• 2010, Enrico Perla, ‎Massimiliano Oldani, A Guide to Kernel Exploitation: Attacking the Core (page 55)
      Once the callee (the called function) terminates, it cleans the stack that it has been locally using and pops the next value stored on top of the stack.
    • 2011, John Mongan, ‎Noah Kindler, ‎Eric Giguère, Programming Interviews Exposed
      The algorithm pops the stack to obtain a new current node when there are no more children (when it reaches a leaf).
  6. (UK) To place (something) (somewhere).
    Just pop it in the fridge for now.
    • Milton
      He popped a paper into his hand.
  7. (transitive, slang) To swallow (a tablet of a drug).
    • 1994, Ruth Garner and Patricia A. Alexander, Beliefs about text and instruction with text:
      We were drinking beer and popping pills — some really strong downers. I could hardly walk and I had no idea what I was saying.
  8. (transitive, informal) To perform (a move or stunt) while riding a board or vehicle.
    • 1995, David Brin, Startide Rising:
      Huck spun along the beams and joists, making me gulp when she popped a wheelie or swerved past a gaping hole...
    • 2009, Ben Wixon, Skateboarding: Instruction, Programming, and Park Design:
      The tail is the back of the deck; this is the part that enables skaters to pop ollies...
  9. (intransitive, of the ears) To undergo equalization of pressure when the Eustachian tubes open.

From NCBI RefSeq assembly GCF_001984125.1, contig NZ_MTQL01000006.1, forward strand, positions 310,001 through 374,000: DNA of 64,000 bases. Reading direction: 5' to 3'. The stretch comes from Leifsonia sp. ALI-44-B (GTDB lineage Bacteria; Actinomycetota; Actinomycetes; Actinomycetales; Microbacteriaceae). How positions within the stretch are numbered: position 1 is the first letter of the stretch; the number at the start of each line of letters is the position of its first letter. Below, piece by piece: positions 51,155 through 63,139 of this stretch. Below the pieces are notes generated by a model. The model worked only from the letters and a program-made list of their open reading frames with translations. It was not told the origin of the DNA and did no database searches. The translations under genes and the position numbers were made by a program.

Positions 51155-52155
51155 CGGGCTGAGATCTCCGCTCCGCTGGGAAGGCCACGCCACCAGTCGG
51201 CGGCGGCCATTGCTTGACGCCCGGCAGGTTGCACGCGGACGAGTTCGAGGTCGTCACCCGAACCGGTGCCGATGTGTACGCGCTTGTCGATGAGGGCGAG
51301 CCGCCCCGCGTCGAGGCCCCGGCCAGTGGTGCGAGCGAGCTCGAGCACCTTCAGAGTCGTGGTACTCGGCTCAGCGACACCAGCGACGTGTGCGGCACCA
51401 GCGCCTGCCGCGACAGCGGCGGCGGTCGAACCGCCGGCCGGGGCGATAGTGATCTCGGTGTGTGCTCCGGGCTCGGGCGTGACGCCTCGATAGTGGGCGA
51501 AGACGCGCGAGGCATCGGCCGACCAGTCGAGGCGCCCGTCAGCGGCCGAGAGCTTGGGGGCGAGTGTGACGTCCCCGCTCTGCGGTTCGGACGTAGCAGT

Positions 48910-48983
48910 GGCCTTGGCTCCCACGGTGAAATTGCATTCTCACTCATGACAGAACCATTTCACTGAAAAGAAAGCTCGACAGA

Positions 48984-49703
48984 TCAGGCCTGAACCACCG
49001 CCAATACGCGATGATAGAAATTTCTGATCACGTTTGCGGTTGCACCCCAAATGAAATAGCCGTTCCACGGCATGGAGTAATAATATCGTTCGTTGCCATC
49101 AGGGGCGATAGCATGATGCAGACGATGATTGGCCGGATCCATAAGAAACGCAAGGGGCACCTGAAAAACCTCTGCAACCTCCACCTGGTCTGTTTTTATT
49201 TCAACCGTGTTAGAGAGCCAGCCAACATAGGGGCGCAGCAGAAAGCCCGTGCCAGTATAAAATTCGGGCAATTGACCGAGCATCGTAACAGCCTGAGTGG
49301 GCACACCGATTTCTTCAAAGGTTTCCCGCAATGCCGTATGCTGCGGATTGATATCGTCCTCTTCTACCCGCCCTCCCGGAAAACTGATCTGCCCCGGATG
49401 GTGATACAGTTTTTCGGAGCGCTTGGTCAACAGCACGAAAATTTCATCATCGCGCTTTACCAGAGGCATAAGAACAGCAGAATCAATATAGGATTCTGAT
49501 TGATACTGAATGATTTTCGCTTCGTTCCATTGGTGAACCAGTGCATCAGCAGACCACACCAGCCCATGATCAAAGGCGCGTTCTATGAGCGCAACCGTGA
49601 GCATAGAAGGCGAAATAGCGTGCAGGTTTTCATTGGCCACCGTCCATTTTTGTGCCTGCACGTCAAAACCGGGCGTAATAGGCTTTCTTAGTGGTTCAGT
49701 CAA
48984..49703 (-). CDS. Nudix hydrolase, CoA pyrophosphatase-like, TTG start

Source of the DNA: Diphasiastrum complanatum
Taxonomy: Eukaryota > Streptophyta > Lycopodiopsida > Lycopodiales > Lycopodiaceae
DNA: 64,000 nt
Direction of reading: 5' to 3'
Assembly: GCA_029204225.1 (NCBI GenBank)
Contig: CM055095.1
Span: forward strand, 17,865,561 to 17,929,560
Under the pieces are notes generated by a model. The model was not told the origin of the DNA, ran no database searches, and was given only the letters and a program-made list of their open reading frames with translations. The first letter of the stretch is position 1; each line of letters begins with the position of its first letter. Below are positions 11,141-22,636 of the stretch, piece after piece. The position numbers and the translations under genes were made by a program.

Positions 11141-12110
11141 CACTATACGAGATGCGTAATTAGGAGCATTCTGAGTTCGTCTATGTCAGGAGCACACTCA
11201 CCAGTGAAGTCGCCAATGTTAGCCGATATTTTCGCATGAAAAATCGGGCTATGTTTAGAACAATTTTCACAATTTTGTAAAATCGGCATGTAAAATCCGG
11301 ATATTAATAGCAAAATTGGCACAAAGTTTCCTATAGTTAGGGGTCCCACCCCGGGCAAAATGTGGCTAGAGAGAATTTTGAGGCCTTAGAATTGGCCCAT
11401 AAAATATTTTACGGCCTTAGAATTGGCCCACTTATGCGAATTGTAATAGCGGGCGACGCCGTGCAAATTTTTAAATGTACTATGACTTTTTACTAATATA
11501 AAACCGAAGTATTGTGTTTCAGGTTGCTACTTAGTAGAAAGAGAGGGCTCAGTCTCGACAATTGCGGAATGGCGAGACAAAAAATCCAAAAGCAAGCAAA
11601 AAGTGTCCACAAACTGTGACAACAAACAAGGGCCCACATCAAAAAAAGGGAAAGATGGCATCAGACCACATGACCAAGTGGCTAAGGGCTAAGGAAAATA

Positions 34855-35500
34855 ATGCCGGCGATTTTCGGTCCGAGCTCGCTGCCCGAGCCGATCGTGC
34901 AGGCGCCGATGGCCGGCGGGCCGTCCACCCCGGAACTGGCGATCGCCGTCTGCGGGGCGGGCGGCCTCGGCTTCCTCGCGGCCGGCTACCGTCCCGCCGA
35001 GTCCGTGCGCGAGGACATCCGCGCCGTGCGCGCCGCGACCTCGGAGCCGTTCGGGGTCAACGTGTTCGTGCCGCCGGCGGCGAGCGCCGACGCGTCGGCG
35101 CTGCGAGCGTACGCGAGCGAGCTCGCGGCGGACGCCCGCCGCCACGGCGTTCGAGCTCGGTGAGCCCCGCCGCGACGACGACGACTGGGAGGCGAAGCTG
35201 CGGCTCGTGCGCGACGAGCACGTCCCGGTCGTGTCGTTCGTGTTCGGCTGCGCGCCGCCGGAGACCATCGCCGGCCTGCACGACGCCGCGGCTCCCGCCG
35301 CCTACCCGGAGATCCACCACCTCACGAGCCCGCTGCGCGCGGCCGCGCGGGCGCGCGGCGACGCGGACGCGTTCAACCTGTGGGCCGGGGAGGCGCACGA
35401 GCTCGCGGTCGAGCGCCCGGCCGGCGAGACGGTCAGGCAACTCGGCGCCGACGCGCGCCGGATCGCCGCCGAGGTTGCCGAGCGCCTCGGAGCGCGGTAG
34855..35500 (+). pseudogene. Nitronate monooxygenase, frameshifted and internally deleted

My ears popped as the aeroplane began to ascend.
  10. To make a pop, or sharp, quick sound.
    The muskets popped away on all sides.
  11. To enter, or issue forth, with a quick, sudden movement; to move from place to place suddenly; to dart; with in, out, upon, etc.
    • Shakespeare
      He that killed my king [] / Popp'd in between the election and my hopes.
    • Jonathan Swift
      a trick of popping up and down every moment
  12. To burst open with a pop, when heated over a fire.
    This corn pops well.
  13. To stand out, to be visually distinctive.
    • 2011 July 18, Robert Costa, “The Battle from Waterloo: Representative Bachmann runs for president”, National Review:
      She also looked like a star - and not the Beltway type. On a stage full of stiff suits, she popped.
Derived termsEdit
TranslationsEdit

InterjectionEdit

pop

  1. Sound made in imitation of the sound.
TranslationsEdit

Etymology 2Edit

From papa or poppa

NounEdit

pop (plural pops)

  1. (colloquial) Affectionate form of father.